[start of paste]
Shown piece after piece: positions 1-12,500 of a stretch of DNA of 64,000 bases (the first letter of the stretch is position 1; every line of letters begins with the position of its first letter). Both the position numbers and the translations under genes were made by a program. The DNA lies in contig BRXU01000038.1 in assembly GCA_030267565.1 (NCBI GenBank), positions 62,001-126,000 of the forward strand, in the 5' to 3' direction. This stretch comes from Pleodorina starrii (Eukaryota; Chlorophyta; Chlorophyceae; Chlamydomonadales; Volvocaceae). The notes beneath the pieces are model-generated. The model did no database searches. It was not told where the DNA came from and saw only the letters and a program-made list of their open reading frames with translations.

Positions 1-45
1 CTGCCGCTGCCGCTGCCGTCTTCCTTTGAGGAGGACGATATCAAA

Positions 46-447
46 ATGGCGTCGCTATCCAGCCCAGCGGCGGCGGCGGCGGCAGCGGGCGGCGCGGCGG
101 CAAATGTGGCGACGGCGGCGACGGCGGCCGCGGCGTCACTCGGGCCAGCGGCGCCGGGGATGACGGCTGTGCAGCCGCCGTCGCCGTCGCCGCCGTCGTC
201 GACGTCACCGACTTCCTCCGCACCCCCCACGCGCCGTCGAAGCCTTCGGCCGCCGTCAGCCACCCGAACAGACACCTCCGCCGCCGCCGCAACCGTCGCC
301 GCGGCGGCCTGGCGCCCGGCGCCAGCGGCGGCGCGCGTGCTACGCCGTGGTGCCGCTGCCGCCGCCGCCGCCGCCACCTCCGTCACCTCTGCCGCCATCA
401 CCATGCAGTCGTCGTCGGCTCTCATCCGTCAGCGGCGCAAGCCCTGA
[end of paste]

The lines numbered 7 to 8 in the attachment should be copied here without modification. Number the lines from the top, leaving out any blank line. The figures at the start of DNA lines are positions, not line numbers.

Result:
201 GACGTCACCGACTTCCTCCGCACCCCCCACGCGCCGTCGAAGCCTTCGGCCGCCGTCAGCCACCCGAACAGACACCTCCGCCGCCGCCGCAACCGTCGCC
301 GCGGCGGCCTGGCGCCCGGCGCCAGCGGCGGCGCGCGTGCTACGCCGTGGTGCCGCTGCCGCCGCCGCCGCCGCCACCTCCGTCACCTCTGCCGCCATCA